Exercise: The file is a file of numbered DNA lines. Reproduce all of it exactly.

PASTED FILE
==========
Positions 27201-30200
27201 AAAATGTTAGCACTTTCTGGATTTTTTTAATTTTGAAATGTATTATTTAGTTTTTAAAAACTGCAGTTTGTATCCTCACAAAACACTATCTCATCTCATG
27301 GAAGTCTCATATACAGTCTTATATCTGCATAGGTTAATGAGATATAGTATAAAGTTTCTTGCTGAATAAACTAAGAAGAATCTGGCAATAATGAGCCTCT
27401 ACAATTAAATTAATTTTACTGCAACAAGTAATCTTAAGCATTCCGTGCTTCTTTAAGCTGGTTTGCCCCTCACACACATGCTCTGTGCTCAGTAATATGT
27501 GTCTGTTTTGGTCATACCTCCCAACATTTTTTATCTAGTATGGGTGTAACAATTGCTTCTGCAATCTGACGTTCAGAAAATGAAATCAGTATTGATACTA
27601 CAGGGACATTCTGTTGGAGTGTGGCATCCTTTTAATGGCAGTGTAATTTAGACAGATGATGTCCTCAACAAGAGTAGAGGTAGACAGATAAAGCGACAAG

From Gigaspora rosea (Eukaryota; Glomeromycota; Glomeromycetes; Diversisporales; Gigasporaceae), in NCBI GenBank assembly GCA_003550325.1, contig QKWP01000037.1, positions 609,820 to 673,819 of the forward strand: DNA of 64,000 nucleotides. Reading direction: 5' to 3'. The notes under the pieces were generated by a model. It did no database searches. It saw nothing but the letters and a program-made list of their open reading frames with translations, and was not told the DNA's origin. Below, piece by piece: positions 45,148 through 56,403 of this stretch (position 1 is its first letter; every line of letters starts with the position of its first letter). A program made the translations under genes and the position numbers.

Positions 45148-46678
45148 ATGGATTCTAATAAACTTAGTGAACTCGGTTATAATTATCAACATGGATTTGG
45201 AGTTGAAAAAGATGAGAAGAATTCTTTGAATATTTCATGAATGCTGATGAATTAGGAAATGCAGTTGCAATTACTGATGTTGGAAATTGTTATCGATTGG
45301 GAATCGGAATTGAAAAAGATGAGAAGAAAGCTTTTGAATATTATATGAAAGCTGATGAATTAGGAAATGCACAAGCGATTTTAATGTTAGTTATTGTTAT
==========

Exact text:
Positions 27201-30200
27201 AAAATGTTAGCACTTTCTGGATTTTTTTAATTTTGAAATGTATTATTTAGTTTTTAAAAACTGCAGTTTGTATCCTCACAAAACACTATCTCATCTCATG
27301 GAAGTCTCATATACAGTCTTATATCTGCATAGGTTAATGAGATATAGTATAAAGTTTCTTGCTGAATAAACTAAGAAGAATCTGGCAATAATGAGCCTCT
27401 ACAATTAAATTAATTTTACTGCAACAAGTAATCTTAAGCATTCCGTGCTTCTTTAAGCTGGTTTGCCCCTCACACACATGCTCTGTGCTCAGTAATATGT
27501 GTCTGTTTTGGTCATACCTCCCAACATTTTTTATCTAGTATGGGTGTAACAATTGCTTCTGCAATCTGACGTTCAGAAAATGAAATCAGTATTGATACTA
27601 CAGGGACATTCTGTTGGAGTGTGGCATCCTTTTAATGGCAGTGTAATTTAGACAGATGATGTCCTCAACAAGAGTAGAGGTAGACAGATAAAGCGACAAG

From Gigaspora rosea (Eukaryota; Glomeromycota; Glomeromycetes; Diversisporales; Gigasporaceae), in NCBI GenBank assembly GCA_003550325.1, contig QKWP01000037.1, positions 609,820 to 673,819 of the forward strand: DNA of 64,000 nucleotides. Reading direction: 5' to 3'. The notes under the pieces were generated by a model. It did no database searches. It saw nothing but the letters and a program-made list of their open reading frames with translations, and was not told the DNA's origin. Below, piece by piece: positions 45,148 through 56,403 of this stretch (position 1 is its first letter; every line of letters starts with the position of its first letter). A program made the translations under genes and the position numbers.

Positions 45148-46678
45148 ATGGATTCTAATAAACTTAGTGAACTCGGTTATAATTATCAACATGGATTTGG
45201 AGTTGAAAAAGATGAGAAGAATTCTTTGAATATTTCATGAATGCTGATGAATTAGGAAATGCAGTTGCAATTACTGATGTTGGAAATTGTTATCGATTGG
45301 GAATCGGAATTGAAAAAGATGAGAAGAAAGCTTTTGAATATTATATGAAAGCTGATGAATTAGGAAATGCACAAGCGATTTTAATGTTAGTTATTGTTAT